SPIN Singles Mix: 10 Baddygirls, Smalltown Boys, and Auto-Tuned Stoics
Welcome to SPIN's inaugural Singles Mix! Every Friday SPIN's staff writers will pick their favorite, must-hear tracks from the week for your weekend playlists. From rap to indie rock to underground house music, these are the songs you need to hear right now.
1. SPIN Singles Mix: 10 Baddygirls, Smalltown Boys, and Auto-Tuned Stoics
2. Amen Dunes, "Sixteen" (Sacred Bones)
Damon McMahon's fourth album recruits — then strips away — an all-avant-garde-star backing cast, and it's never more perversely singer-songwriter-y than on this bare-knuckle bawler, ululating double-tracked heartache into the future's void over childish piano like a slurry Daniel Johnston. A demo version came out two years ago via The Believer, but some things last a long time. MARC HOGAN
3. Hallelujah the Hills, "Destroy This Poem" (Discrete Pageantry)
Listen, my cats get fed on '90s indie-rock nostalgia, so no shots. But let's try, for a change, living in the present and toasting a workman-like college-radio band who can actively still mold confidently wounded guitar songs from durable lyrical layers like, "I'll show up to your party with bandages on / Covering every part of my head but my eyes / You'll see me / don't worry." I worry you won't see him. CAMILLE DODERO
4. M.I.A., "Baddygirl 2 - M.I.A. Partysquad Beyoncé Flawless Remix" (no label)
When M.I.A. launched this frenzied, brain-addling track into the ether, it came with claims that Beyoncé had blown her off, presumably after talks of a M.I.A. remix of "Flawless." One thing is for certain: this is not a remix of "Flawless." Instead, M.I.A. rallies her Baddygirls to ghost-ride through Partysquad's EDM-fueled trap production, making cheeky references to Queen Bey along the way. (Is it just me, or does her hook, "It's for the women and, of course, Beyoncé," sound like a bit of side-eye?) The chaos eventually crashes into a skittering, snare-bolstered rendition of Beyoncé's "Diva." Because how could it not? PUJA PATEL
5. Photonz vs. Negentropy, "Small Town Boy" (no label)
London resident Photonz (a.k.a. Negentropy), from Lisbon, puts his own spin on urban anomie via this stunning rework of Bronski Beat's "Smalltown Boy." The approach is less a remix than an unraveling: He begins with that iconic synthesizer line, but by the second bar the song has slid subtly off its axis, and the uncanny flash of déjà vu turns to something more prosaic, colder, harder — at least, until Jimmy Somerville's voice comes soaring across the upper register like a bolt of quicksilver, familiar as your deepest fears. PHILIP SHERBURNE
6. Popcaan, "Love Yuh Bad" (Mixpak)
Watch the lyric video below and you'll find that Jamaican dancehall crooner Popcaan is a romantic when it's all said and done. This Dre Skull-produced track is the sound of the approaching summer. P.P.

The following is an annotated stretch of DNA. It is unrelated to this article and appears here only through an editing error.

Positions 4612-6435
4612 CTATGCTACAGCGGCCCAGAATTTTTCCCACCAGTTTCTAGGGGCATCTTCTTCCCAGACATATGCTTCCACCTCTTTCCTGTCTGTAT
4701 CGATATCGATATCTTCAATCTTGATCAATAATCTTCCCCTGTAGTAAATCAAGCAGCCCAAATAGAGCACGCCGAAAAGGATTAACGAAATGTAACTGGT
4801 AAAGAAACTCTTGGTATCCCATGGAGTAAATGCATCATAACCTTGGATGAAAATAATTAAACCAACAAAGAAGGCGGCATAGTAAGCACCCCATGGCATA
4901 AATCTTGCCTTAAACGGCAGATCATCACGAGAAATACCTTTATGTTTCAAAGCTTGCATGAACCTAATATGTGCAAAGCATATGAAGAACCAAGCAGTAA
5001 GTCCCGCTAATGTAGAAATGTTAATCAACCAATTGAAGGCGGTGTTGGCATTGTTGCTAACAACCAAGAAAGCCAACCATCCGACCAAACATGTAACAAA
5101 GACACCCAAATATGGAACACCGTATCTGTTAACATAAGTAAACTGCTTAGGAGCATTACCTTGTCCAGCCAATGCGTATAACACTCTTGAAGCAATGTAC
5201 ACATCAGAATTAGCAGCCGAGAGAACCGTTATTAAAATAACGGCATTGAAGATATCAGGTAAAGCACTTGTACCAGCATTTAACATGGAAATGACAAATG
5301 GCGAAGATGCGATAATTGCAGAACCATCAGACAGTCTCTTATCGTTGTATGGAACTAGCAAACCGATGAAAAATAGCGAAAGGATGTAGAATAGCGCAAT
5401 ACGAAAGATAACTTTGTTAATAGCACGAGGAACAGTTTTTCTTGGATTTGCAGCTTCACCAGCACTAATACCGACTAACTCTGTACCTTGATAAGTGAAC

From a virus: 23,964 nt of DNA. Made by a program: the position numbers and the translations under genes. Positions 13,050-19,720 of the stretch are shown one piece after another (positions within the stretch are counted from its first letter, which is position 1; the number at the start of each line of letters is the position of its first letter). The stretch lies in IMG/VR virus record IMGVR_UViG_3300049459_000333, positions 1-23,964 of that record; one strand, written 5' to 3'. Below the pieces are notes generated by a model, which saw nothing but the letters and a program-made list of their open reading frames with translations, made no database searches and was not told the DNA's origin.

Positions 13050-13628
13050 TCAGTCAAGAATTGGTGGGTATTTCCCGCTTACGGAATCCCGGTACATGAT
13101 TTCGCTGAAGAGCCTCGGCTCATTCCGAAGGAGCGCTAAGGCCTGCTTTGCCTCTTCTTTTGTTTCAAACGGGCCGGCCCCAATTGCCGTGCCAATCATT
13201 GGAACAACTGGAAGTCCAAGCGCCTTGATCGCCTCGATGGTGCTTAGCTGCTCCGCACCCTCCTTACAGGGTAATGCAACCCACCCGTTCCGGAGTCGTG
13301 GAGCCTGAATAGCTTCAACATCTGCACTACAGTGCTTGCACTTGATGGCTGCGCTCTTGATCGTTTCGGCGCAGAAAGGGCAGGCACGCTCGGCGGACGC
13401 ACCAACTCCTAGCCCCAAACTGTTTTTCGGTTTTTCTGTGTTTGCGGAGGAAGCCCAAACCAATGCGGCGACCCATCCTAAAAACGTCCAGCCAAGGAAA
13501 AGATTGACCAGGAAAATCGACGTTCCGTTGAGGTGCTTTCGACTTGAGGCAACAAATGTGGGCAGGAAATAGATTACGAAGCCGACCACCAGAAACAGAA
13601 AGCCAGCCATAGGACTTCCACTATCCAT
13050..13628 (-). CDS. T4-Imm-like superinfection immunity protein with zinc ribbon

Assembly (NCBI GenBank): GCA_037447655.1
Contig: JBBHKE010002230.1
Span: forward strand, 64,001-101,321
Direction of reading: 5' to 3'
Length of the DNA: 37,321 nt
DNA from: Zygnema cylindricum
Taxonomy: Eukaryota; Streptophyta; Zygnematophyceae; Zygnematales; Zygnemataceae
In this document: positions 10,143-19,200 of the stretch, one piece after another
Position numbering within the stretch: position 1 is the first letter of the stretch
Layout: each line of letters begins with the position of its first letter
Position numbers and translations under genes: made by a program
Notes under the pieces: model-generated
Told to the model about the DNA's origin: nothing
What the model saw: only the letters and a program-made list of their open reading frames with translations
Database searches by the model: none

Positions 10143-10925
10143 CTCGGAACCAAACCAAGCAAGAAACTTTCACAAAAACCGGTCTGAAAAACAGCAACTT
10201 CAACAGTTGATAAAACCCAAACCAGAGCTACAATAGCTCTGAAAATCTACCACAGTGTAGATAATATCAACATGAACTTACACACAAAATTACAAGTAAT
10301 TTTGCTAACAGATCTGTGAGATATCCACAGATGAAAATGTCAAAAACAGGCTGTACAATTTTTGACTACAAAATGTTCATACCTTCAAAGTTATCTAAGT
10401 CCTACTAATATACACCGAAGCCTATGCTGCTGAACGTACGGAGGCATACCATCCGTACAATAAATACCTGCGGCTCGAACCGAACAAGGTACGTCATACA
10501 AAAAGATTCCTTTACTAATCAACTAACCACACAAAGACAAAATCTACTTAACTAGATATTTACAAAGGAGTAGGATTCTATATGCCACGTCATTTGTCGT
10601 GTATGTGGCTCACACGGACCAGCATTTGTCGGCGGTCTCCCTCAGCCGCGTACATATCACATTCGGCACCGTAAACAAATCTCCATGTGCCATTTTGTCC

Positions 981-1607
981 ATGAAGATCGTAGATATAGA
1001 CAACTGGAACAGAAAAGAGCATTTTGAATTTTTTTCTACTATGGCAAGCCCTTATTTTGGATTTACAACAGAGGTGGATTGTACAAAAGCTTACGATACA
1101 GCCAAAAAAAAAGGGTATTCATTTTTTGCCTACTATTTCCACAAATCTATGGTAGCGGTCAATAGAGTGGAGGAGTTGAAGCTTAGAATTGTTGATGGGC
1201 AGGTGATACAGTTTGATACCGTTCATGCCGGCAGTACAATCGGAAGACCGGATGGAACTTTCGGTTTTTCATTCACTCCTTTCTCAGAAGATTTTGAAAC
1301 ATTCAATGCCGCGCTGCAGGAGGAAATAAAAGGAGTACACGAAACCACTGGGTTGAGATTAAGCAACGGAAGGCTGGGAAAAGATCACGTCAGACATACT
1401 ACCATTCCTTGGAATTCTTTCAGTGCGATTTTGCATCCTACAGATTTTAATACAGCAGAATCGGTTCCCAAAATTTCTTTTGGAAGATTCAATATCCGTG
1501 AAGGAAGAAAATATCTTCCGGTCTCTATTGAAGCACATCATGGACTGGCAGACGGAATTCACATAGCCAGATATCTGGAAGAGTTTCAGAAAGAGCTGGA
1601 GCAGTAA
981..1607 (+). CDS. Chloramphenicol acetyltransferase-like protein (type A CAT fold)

7. Priests, "Doctor" (Don Giovanni)
With "Doctor," Washington, D.C.'s Priests recast the routine check-up as a gross violation of privacy. "You put your fingers in other people's mouths all day," singer Katie Alice Greer snarls. "Don't you, doctor?" Open wide for the tightly ratcheted track, which appears on the foursome's Bodies and Control and Money and Power EP, out June 3 on Don Giovanni. KYLE MCGOVERN
8. Protect-U, "Distored" (Future Times)
No, "Distored" isn't a typo, and yes, pretty sure that the title is meant to represent a cross between "distorted" and "gored." One of the tougher cuts off the DC duo Protect-U's debut album, this analog beast crunches like a 16-car pileup, and it lumbers like a wounded beast oozing bile. But it also glows with a reassuring warmth, like everything Mike Petillo and Aaron Leitko put their names to. It's heavy-metal disco at its rosiest — as soft and porous as daisy-chain mail. P.S.
9. Sharon Van Etten, "Your Love Is Killing Me" (Jagjaguwar)
First thing we’ve heard in 14 years to match the ransacked passion of PJ Harvey’s transplanted opus, Stories from the City, Stories from the Sea. There aren’t enough shivers. C.D.
10. T-Pain, "Up Down (Remix)" (Hulkshare)
The Florida-born rappa ternt sanga has always managed to land savvy collaborations, whether Lil Wayne at the peak of Weezy fever or the Lonely Island last year. Also in 2013, as 'Pain prepped his forthcoming Stoicville: The Phoenix, he hooked up with zeitgeisty ratchet&b producer DJ Montay and Top 40-friendly rapper B.o.B. for slinky strip-club ode "Up Down." This remix adds recently freed rapper Lil Boosie and Chris Brown chum Kid Ink. In the spirit of R. Kelly, The-Dream, or his own team-up with R. Kelly, T-Pain goes meta: "I ain't even know they made a remix to it," he croons. M.H.
11. Warpaint, "Keep It Healthy (El-P Remix)" (Rough Trade)
In which Warpaint reach out to scrape-hop producer El-P to help make explicit that their self-titled slow-burner from earlier this year was actually a (kinda sorta) hip-hop album: ProTools-precise live percussion and all that atmospheric low-end conjured up rap-fusion fantasies of the Los Angeles foursome producing for Black Hippy or some other weeded futurists, you know? El-P is not exactly known for subtlety, but he wisely realizes that giving wispy dream-rock the expected dystopian meathead treatment would almost be too easy, and instead opts to rein it in a little, adding rap production accents and keeping it as confounding and quiet as the original. B.S.